“We stole that from you.”
Publishers say that to each other a lot during the Facebook Journalism Project’s Accelerator Program, admitting they “stole” or copied another publisher’s strategies to benefit their own newsroom’s business — and it’s always said (and received) with gratitude and applause.
To that end, we’re sharing how the 14 metro newspapers that participated in the Subscription Acquisition Accelerator converted more readers to paying subscribers.
These are ideas you can steal to jumpstart your own subscription business.
But first, a little context: These results come from the first subscriptions class offered through the Facebook Accelerator Program, which you can learn more about here.
During the program’s first three months, these 14 publishers learned innovative ways to increase subscriptions through in-person group gatherings, 1-on-1 work with coaches, webinars, and Slack discussions. After the training period, each participant received a $200,000 grant to implement strategies learned during the program.
The course was led by Accelerator executive director Tim Griggs, a former New York Times and Texas Tribune executive and leading digital media consultant. Coaches were Yasmin Namini, a former New York Times chief consumer officer, and Matt Skibinski, the Lenfest Institute’s reader revenue specialist. The Lenfest Institute for Journalism administered the grants, funded by Facebook, and published lessons from the in-person sessions.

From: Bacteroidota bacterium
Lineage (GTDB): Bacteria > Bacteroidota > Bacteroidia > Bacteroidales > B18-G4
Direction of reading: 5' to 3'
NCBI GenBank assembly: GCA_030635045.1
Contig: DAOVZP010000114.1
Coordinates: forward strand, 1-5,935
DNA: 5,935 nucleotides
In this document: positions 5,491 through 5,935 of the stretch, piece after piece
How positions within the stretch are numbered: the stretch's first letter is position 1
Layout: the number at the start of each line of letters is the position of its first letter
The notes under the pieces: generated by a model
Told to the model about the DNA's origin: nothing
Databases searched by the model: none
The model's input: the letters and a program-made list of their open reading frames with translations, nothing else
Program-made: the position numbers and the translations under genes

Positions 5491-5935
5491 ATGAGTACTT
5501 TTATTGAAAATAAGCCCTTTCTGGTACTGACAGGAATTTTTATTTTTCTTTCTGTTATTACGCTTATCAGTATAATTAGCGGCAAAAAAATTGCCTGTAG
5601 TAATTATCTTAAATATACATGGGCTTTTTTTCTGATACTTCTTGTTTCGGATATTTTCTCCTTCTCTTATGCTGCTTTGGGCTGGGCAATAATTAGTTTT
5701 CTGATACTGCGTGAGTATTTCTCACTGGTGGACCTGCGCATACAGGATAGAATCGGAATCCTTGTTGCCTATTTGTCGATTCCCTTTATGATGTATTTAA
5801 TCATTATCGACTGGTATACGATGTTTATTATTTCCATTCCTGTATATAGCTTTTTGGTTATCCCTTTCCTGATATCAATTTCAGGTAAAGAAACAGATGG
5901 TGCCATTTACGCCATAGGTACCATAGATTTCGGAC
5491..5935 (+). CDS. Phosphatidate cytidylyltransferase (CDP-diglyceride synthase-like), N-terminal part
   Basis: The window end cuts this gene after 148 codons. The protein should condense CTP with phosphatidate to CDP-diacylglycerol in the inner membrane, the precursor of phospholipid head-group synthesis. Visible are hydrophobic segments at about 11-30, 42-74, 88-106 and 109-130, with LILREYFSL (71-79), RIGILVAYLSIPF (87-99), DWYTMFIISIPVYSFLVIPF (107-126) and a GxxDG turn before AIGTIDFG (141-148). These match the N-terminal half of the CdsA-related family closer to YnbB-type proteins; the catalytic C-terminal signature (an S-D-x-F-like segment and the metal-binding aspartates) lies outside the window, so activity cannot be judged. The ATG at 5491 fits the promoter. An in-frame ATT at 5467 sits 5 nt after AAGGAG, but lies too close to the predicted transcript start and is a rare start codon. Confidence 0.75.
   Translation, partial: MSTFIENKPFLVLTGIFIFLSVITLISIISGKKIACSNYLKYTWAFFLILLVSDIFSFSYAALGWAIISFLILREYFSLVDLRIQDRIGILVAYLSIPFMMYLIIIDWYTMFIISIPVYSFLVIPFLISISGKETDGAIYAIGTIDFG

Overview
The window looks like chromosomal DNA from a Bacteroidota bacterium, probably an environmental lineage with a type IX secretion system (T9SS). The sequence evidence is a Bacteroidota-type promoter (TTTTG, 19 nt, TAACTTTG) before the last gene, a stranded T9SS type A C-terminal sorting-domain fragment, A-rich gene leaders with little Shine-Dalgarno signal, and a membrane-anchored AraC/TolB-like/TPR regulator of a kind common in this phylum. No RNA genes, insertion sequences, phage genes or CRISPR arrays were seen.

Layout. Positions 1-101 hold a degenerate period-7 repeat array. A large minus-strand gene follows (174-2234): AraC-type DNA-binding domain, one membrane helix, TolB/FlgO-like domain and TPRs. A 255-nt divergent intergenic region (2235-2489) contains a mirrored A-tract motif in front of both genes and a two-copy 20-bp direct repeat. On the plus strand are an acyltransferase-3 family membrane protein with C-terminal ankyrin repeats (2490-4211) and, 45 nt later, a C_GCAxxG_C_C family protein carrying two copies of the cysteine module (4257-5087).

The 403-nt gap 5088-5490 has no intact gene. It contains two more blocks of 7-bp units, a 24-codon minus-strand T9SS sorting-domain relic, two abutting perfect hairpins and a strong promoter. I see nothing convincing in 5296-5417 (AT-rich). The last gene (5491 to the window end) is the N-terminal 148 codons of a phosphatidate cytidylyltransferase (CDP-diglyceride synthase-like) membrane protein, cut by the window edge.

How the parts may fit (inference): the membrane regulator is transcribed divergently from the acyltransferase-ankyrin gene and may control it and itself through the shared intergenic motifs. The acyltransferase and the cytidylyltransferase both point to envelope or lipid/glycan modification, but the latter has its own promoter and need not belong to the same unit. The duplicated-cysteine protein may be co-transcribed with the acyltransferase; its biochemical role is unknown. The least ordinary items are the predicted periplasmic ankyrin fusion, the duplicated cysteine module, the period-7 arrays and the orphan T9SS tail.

Now, six months after receiving grants to execute their projects, the 14 publishers have shared their results. To contact them and ask about how they achieved these numbers, please email Joseph Lichterman, the Lenfest Institute’s manager of editorial and digital strategy, at [email protected]
On to ideas you can steal! (News organizations are listed in alphabetical order.)
1. Your site can be your most powerful email signup tool.
Publisher: Advance Local
Advance Local ran an assertive email campaign across Syracuse.com, one of nine properties that it owns. Backed by demographic data, the campaign helped grow the site’s email list by more than 700 percent, from 5,000 to 38,000 people.
2. You can be fast and good with the right digital advertising tools.
Publisher: The Atlanta Journal-Constitution
After implementing dynamic ads on Facebook, Atlanta’s only major daily newspaper, The Atlanta Journal-Constitution, now spends half the time creating ads and has decreased cost-per-acquisition by 30%.
3. In advertising, feature editorial work you’re proud of.
Publisher: The Boston Globe
The Boston Globe originally drove subscriptions with offer-centric ads. After changing to content ads that spotlighted editorial articles, it acquired nearly 2,000 new subscriptions and lowered their cost-per-paid-acquisition to $41.
4. Use targeted digital ads to convert loyal readers to paying subscribers.
Publisher: Chicago Tribune
By targeting more sponsored Facebook posts at loyal but non-paying audiences, the Chicago Tribune boosted the number of readers hitting its paywall.
5. Use events to keep paying subscribers.
Publisher: The Dallas Morning News